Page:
Reforming journalists, called “muckrakers” by Roosevelt, were determined that the issue not be allowed to die. Numerous articles describing food- and drug-related horrors appeared in such magazines as McClure’s and the Ladies’ Home Journal, and especially influential among these was Samuel Hopkins Adams’s series titled “The Great American Fraud,” published in Collier’s Weekly from October, 1905, to February, 1906. Adams’s well-researched articles concentrated on the unscrupulous sale of nostrums that were either ineffective or dangerous, such as cure-all medicines that contained cocaine and other addictive substances. When the series was published in book form by the American Medical Association, it created a sensation among the reading public.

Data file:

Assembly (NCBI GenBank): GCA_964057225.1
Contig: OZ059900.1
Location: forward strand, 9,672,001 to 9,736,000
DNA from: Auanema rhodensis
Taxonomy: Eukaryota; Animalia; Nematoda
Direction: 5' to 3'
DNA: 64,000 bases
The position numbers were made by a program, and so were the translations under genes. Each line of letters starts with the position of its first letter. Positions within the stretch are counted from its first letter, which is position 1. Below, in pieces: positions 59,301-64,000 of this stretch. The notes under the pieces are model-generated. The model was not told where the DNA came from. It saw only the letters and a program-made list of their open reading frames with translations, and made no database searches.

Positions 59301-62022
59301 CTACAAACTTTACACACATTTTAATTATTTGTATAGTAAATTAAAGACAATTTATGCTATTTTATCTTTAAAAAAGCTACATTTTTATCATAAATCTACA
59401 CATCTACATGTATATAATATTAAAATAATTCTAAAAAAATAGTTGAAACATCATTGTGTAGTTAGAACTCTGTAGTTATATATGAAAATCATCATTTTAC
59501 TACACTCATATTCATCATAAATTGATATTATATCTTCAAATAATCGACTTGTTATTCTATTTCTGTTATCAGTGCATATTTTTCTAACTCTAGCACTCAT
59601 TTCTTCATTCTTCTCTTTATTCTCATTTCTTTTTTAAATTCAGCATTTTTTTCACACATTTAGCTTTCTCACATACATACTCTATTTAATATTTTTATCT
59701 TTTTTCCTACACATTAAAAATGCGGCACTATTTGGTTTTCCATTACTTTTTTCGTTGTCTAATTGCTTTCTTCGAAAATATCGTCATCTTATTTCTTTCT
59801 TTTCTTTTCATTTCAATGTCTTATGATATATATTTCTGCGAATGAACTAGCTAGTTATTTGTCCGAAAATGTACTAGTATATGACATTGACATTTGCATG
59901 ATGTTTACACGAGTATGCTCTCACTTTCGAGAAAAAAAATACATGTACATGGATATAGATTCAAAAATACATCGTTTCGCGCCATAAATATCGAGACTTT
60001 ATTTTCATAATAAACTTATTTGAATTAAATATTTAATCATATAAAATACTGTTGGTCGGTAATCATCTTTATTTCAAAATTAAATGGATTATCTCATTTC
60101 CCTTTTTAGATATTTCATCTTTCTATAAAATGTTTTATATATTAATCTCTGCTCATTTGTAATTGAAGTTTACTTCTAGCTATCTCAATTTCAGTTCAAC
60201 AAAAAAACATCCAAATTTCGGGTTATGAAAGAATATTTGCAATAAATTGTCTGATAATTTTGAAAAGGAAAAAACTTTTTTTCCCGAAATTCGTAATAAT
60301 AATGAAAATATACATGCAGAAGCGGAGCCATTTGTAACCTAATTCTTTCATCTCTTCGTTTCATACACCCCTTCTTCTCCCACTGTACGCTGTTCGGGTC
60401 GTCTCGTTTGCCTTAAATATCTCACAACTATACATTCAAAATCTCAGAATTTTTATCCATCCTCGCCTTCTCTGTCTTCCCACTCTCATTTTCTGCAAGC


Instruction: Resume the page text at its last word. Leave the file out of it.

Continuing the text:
By that time, Roosevelt was convinced of the “righteousness” and popular appeal of food and drug legislation, and he recommended such a law to Congress in his state of the union address of December 5, 1905. The day after the president’s speech, Senator Weldon Heyburn Heyburn, Weldon of Idaho and Representative James Robert Mann Mann, James Robert of Illinois introduced versions of the Hepburn-Hansbrough bill into Congress. Recognizing a change in public opinion, Senator Aldrich decided to allow a vote on the Senate floor, and the bill was passed on February 21, 1906, by a vote of sixty-three to four. In the House, however, there were long hearings about the bill, with organized opposition from whiskey distillers and food processors. Speaker of the House Joseph Gurney Cannon, Cannon, Joseph Gurney a leader of the Old Guard, kept the bill from being placed on the House calendar, and by early March it appeared to be dead.